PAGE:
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In warmer temperatures, with the setting of the sun, sometimes bats can be seen swooping around through the darkening landscape. Whether you are the adventurous type who thinks it is fascinating and fun to see bats flitting through the night, or the kind of person who is terrified that one of these spooky little critters will dive bomb and get caught in your hair, which does not actually happen by the way, it doesn't matter. Bats are a reality. So, let's explore the good and the bad about bats.

Some pros about bats:

  • The distribution of seeds: Bats help distribute the seeds of plants such as bananas, figs, avocados, peaches, cashews, and mangoes as well as other plants.

  • Pollination: Bats move grains of pollen from flower to flower, just like bees. This helps to pollinate plants and flowers.

  • The control of insects: Bats eat insects such as mosquitoes, wasps, beetles, moths, midges, gnats, mayflies, and others. The little brown bat can catch up to 600 insects in one hour.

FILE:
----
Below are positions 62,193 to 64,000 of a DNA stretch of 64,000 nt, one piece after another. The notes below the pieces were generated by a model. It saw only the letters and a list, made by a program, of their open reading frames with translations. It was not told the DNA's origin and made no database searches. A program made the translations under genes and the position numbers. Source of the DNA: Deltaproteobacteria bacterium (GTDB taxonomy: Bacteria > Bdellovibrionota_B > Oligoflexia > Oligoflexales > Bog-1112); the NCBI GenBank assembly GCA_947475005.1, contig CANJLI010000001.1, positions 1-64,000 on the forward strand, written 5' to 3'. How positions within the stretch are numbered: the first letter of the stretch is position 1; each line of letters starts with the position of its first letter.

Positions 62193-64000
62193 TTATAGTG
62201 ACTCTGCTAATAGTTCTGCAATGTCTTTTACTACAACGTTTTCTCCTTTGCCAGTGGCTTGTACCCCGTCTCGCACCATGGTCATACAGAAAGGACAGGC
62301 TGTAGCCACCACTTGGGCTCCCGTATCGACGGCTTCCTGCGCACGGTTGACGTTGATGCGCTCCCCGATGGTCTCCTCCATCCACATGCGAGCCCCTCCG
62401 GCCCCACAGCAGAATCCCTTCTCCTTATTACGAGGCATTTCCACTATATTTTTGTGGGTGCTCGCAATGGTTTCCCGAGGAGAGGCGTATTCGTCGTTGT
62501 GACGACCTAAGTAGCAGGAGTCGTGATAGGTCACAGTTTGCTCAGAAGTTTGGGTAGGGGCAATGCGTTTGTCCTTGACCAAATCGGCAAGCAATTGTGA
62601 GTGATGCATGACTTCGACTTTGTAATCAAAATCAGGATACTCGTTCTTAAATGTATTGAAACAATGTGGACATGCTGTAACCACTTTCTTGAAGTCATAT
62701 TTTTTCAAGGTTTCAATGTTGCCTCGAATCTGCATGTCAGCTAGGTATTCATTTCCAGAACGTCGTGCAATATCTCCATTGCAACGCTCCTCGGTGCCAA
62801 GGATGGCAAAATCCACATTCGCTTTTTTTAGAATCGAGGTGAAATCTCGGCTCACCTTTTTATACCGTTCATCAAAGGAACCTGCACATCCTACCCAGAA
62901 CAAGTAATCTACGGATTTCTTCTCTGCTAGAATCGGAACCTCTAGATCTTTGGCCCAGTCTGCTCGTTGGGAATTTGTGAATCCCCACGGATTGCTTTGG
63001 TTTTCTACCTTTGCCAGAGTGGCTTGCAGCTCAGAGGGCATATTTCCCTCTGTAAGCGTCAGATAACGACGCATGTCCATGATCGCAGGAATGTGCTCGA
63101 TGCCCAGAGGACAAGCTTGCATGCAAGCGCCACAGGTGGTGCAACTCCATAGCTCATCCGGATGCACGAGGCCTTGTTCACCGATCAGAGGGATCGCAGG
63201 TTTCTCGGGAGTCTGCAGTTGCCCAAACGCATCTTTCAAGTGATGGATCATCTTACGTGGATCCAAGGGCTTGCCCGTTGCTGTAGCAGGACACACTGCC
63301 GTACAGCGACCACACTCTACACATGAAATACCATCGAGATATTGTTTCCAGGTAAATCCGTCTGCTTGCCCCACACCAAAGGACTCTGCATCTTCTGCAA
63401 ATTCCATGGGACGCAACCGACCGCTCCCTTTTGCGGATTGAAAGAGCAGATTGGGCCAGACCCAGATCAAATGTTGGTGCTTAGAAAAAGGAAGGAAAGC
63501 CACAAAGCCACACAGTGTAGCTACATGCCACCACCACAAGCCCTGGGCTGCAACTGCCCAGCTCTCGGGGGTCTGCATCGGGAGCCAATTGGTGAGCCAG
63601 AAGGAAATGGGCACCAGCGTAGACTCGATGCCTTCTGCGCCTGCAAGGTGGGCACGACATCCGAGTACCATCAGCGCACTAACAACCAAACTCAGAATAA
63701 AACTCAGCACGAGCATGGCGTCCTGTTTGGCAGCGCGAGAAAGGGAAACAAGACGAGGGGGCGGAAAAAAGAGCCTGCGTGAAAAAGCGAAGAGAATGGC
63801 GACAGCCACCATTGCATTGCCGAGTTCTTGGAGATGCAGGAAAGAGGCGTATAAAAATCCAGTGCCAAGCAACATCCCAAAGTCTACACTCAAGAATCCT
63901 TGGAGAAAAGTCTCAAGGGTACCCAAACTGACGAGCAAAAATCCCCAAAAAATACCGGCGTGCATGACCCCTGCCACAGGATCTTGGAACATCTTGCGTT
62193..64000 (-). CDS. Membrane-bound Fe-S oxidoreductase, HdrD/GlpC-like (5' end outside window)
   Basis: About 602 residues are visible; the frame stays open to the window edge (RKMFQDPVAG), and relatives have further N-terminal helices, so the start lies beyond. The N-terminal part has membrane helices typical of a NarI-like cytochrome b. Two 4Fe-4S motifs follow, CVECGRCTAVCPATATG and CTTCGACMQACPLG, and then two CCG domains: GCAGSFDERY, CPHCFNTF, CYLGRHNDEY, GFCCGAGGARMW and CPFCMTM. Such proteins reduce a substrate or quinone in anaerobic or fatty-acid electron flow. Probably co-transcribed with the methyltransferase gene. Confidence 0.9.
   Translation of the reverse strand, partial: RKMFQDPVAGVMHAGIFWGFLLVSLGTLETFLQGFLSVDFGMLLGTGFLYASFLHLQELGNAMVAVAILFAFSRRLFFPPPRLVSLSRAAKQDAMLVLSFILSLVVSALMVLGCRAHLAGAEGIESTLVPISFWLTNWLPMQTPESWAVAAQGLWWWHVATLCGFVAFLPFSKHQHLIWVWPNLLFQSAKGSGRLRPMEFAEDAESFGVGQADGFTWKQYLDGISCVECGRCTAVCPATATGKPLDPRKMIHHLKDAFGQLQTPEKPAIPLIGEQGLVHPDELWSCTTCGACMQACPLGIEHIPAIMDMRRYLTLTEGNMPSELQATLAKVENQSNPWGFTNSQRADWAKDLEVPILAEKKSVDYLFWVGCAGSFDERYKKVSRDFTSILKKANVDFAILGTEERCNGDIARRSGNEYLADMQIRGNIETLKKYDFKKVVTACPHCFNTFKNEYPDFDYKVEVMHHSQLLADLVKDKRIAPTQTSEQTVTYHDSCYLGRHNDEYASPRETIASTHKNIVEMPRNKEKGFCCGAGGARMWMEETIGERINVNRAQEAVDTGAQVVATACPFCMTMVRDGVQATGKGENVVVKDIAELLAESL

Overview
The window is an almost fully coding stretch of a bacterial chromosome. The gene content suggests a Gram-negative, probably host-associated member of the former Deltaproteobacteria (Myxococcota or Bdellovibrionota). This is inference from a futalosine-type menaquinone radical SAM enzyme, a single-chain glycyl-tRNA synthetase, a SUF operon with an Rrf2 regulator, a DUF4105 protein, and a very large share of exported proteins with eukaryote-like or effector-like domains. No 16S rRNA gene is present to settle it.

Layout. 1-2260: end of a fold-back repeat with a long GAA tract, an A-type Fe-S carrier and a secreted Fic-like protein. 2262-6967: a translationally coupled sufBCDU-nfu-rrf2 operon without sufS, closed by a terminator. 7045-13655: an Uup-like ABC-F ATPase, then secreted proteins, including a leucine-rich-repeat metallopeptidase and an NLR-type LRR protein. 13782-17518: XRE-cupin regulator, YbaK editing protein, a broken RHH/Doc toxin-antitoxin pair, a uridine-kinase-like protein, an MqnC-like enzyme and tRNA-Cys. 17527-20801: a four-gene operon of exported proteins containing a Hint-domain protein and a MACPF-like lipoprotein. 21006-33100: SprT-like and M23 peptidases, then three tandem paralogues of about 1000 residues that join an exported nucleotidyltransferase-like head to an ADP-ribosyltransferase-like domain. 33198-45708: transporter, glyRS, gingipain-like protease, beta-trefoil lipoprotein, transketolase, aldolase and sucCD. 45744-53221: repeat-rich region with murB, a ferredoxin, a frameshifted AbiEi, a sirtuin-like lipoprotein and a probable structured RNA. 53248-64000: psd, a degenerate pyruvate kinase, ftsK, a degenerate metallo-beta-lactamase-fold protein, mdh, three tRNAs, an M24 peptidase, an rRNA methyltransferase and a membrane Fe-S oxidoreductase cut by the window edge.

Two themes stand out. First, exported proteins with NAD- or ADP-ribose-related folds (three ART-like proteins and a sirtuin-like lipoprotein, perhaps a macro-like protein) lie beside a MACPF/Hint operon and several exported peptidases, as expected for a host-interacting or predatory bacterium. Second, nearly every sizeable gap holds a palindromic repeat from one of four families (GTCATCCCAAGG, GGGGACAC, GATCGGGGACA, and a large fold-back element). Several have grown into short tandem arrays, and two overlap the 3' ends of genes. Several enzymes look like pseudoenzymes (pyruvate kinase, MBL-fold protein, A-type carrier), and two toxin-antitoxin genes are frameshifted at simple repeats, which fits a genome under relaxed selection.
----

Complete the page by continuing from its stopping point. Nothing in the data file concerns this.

• Guano: This is bat droppings and it is beneficial to your garden. Since it is rich in nitrogen, it is considered a great fertilizer.

Some cons about bats:

  • Dangerous droppings: Bat guano may be good for your garden, but it is also known to be a vector in the spread of histoplasmosis, an illness that primarily affects the lungs. In accumulated guano, a fungus can grow, and when that fungus is breathed in it can cause this illness.

  • Rabies: Although bats are not usually aggressive creatures, they can bite if provoked or ill with the rabies virus. Though bats are not significant vectors for the rabies virus, they can contract the disease and spread it.

  • Moving in: Sometimes bats will decide they'd rather live in a human house than in their normal resting places, such as trees or caves. This can become a problem, as they are known to cause structural damage and will leave guano in your attic and on your roof area.

Keeping bats out of your home:

There are some things you can do to make sure bats do not take up residence in your home. First inspect your home thoroughly. Pay attention to loose tiles, vents, chimneys, fascia boards, where soffits meet your roofline, and anywhere else there may be a hole. Bats can squeeze through the tiniest of spaces. Seal up all openings by using a caulking gun or by putting netting over vents and other similar openings.

If you already have bats living in your home, it is necessary to call a professional pest control company. You do not want to try to evict them on your own. Here at Rottler Pest & Lawn Solutions, we have the knowledge and expertise to remove bats from your home safely and humanely. Don't risk your property or your health.


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